Thursday, 20 February 2014

With their moves to try and block an Independent Scotland from sharing the pound, the ‘No’ Campaign have thrown their last dice in the hope of scaring Scots into voting against Independence, so what can we expect next?

First of all, it's worth recalling what Alistair Darling, leader of the "Better Together" campaign, said on 10 January 2013, namely –

“If you have independence or separation of course a currency union is logical.”

Can you ever trust a man who now says the very opposite?

Soon, however, the charm offensive will begin.  But beware of Greeks bearing gifts. The unholy alliance of Tories and Labour will cobble together a series of promises to try and woo the Scots into voting ‘No’.  I predict that this will be a massive own goal, following on from the procession of scare stories and dirty tricks which we have had to endure to date.  Whatever is promised, Westminster will move the goalposts (Let's not forget the 1979 Referendum and the 40% rule).

I believe that it is easy to predict what will happen if Scotland votes ‘No’.  The Tories will feel that they have got Alex Salmond and the ‘Yes’ campaign off their backs, and they will then proceed to do what they have long wished to do with Scotland.  To Scots it will seem like punishment for daring to challenge London dominance. 

First to go will be the Barnett Formula.  This "secret" formula does partly take into account the fact that, per capita, Scottish taxpayers pay more to the London Exchequer than do other parts of the UK, but not quite.  For example in 2011/2012, Scottish taxpayers paid £4.8 billion more to the London Exchequer than Scotland got back according to the UK Government's own figures (GERS Scotland figures for 2011/12 published in April 2013) which works out at every single Scot, with Independence, being £824 better off.  So whilst we are being cheated by the Barnett Formula; after a ‘No’ vote, the formula will be scrapped in favour of straight population based percentage. [1]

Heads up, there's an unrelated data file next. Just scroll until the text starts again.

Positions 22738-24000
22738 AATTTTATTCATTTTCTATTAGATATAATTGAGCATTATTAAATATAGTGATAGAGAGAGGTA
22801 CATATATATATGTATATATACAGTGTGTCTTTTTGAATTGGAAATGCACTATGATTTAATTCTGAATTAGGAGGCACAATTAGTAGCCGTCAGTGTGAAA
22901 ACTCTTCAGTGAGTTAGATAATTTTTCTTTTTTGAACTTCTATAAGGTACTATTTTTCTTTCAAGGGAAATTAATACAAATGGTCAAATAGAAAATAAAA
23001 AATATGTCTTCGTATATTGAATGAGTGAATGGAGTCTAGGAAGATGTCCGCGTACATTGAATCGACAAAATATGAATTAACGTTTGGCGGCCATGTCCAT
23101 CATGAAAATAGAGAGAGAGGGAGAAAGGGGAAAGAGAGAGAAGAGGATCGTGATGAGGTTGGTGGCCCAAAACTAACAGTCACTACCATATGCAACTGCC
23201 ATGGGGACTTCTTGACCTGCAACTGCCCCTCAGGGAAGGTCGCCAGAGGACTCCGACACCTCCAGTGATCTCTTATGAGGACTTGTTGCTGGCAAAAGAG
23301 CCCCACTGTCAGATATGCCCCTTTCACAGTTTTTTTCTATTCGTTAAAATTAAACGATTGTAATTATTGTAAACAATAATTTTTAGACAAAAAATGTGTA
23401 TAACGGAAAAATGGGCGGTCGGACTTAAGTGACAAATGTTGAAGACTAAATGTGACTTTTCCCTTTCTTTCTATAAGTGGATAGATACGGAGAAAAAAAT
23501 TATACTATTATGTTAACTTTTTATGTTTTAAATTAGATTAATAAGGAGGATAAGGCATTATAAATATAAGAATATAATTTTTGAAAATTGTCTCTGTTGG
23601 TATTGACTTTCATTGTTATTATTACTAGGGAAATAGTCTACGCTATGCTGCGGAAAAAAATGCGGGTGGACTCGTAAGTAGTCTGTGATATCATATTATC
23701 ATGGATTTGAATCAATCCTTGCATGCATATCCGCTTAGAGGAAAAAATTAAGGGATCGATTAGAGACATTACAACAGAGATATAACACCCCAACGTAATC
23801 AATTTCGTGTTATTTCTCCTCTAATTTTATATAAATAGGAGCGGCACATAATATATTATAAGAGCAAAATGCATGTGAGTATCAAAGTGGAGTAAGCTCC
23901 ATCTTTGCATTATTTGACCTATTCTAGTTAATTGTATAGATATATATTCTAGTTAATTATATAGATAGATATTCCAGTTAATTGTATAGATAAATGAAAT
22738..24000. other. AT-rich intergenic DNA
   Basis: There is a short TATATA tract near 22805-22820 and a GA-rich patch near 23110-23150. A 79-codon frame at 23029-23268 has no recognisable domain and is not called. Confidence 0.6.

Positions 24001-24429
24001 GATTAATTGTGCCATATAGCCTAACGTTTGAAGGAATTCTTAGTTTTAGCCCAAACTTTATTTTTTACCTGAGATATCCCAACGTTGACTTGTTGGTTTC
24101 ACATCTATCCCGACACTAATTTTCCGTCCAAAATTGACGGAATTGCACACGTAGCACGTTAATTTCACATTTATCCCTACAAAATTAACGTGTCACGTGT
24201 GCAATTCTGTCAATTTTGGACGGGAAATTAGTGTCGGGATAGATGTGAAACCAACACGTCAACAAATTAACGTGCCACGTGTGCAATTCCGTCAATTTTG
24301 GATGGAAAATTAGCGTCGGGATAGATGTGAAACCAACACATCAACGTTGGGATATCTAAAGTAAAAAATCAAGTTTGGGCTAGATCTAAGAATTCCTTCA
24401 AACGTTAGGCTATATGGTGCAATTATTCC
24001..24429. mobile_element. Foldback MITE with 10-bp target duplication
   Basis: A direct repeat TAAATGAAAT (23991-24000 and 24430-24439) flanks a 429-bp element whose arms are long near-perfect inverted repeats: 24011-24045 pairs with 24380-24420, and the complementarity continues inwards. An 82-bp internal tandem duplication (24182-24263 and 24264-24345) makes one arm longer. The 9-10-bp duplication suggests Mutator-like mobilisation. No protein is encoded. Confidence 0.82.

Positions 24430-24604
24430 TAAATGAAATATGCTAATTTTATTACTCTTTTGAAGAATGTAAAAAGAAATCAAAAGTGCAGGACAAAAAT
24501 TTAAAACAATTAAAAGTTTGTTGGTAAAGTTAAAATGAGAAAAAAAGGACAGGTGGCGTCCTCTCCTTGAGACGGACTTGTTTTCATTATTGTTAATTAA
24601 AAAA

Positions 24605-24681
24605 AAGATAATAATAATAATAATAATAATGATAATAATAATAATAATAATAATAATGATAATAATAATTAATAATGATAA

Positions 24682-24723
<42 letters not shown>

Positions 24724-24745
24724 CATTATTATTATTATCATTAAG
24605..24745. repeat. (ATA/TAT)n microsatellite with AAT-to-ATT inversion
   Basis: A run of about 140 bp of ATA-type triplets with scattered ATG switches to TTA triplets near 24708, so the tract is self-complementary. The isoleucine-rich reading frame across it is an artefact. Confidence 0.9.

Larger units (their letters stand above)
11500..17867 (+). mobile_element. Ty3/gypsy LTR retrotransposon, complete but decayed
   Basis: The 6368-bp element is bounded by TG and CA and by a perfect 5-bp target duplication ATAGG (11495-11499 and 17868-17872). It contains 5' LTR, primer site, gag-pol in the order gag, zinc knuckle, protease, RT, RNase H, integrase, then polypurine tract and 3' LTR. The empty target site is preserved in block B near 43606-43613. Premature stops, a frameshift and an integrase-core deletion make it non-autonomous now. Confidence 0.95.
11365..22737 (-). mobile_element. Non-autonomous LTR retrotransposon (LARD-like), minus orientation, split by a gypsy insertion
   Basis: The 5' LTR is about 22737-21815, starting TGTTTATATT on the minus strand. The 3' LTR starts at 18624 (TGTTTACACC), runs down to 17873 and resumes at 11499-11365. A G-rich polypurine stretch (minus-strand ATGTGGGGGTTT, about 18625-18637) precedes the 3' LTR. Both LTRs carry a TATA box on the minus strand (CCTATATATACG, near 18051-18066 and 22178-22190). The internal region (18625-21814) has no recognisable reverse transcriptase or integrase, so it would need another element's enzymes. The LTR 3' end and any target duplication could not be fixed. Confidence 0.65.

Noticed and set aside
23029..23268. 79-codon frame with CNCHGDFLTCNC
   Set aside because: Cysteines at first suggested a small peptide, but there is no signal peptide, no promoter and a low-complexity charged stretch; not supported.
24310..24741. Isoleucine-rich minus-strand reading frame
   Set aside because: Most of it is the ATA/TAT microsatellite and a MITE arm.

This will result in a cut of at least £4 billion in the Scottish budget, on top of our share of the £25 billion of cuts already promised by David Cameron after the next Westminster election.  There will also be moves to claw back some of the powers given to the Scottish Parliament. 

How do I know this? 

Having spent my Civil Service career close to the seat of Westminster Government I continue to have my ear close to the ground as to what is really going on, as you might well imagine.

A ‘No’ vote will leave Scots bitter and disappointed and, apart from voting a few more SNP MPs to Westminster, it will be too late to do much about it. Westminster will be firmly in charge.

Thankfully, however, I have faith that Scots are ‘nae daft’.

[1] Please see my subsequent blog "GERS Report 2012-13" for an update on the GERS figures.

See also:  More blogs by John Jappy